A clock tower on one of Cardiff's most iconic buildings has become home to a pair of peregrine falcons for the first time in nearly a decade.
Tall buildings like the clock tower mimic cliff edges, experts say
The birds have taken over an abandoned raven's nest on the tower of City Hall in Cathays Park and experts hope there could be chicks hatching soon.
It is thought the birds arrived in the city during the winter and found it the perfect place to nest.
A camera is recording the activities of the nest 24-hours a day.
The nest is on the north face of the clock tower and experts think the high rise setting is ideal for the legally protected birds.
"Tall urban buildings like the clock tower mimic cliff edges where they would nest in rural areas," said RSPB officer Pete Etheridge.
"In the 1960s there was a crash in the population of Peregrines because of the pesticides being used at the time.
"But slowly the numbers are increasing and that's why we are seeing more and more birds heading to urban settings to nest."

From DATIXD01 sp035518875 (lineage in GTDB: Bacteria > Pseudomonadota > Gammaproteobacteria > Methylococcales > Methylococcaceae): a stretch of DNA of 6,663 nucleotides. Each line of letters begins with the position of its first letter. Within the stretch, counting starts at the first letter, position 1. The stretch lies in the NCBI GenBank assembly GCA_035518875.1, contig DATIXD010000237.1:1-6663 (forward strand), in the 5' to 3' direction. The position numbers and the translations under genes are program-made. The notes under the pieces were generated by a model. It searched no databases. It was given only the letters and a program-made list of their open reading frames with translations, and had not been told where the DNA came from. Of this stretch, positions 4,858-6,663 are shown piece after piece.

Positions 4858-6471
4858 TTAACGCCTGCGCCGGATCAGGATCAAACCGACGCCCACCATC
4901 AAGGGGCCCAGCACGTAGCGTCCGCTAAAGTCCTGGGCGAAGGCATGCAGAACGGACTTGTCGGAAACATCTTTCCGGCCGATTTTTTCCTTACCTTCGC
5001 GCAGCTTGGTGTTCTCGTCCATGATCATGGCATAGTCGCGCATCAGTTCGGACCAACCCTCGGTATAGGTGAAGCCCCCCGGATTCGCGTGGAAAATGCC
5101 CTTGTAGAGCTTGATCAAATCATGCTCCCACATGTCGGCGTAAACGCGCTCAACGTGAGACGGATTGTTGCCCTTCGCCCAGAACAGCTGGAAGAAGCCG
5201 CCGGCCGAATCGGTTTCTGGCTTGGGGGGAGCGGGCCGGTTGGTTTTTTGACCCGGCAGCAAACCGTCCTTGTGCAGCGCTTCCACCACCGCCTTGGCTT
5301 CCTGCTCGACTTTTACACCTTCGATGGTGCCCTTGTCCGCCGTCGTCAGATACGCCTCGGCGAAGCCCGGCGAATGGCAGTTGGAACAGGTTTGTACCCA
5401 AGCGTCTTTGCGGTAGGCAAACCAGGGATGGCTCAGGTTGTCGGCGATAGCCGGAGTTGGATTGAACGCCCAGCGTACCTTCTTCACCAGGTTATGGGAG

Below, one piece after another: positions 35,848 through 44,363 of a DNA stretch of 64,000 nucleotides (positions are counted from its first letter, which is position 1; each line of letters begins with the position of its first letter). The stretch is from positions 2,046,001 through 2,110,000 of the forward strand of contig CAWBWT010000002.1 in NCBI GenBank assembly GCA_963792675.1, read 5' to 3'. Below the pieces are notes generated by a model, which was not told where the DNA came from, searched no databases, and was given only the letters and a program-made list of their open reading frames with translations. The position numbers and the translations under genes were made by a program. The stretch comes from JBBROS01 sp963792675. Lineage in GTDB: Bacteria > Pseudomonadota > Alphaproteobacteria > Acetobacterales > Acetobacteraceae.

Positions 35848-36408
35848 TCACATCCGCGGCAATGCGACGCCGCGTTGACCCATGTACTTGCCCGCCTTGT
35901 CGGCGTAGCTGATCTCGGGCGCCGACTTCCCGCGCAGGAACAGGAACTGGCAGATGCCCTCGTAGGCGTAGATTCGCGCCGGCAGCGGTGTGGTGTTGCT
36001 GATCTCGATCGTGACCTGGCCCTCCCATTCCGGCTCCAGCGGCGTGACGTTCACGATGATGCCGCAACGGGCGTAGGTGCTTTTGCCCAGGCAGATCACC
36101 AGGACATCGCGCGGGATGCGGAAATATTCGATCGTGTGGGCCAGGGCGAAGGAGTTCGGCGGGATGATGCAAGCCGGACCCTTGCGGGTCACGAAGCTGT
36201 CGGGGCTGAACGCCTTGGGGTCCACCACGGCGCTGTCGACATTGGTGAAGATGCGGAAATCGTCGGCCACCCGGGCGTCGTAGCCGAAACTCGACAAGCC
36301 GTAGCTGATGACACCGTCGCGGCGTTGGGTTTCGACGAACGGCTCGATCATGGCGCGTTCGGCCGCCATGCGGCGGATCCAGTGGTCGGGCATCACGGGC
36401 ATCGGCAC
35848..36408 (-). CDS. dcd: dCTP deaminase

Peregrine falcons are considered "magnificent hunters" and can reach speeds of up to 112 mph as they stoop to catch prey. They usually feed on smaller birds like feral pigeons and starlings.
Experts hope there will soon be chicks in the nest
"People are often genuinely surprised that these birds have chosen an urban location like Cardiff to nest in," added Mr Etheridge.
"It is true that peregrines are more usually found on cliff ledges or quarries, but City Hall is actually a great spot, in a high, inaccessible location where they will not be disturbed.
"The female is spending lots of time on the nest, so we are hopeful that she is incubating eggs."
The RSPB working with the National Museum Cardiff and Cardiff Council, have set up a large viewing screen inside the museum for visitors to see images of the nest.
The images are also available online.
It is hoped any eggs in the nest will hatch in May.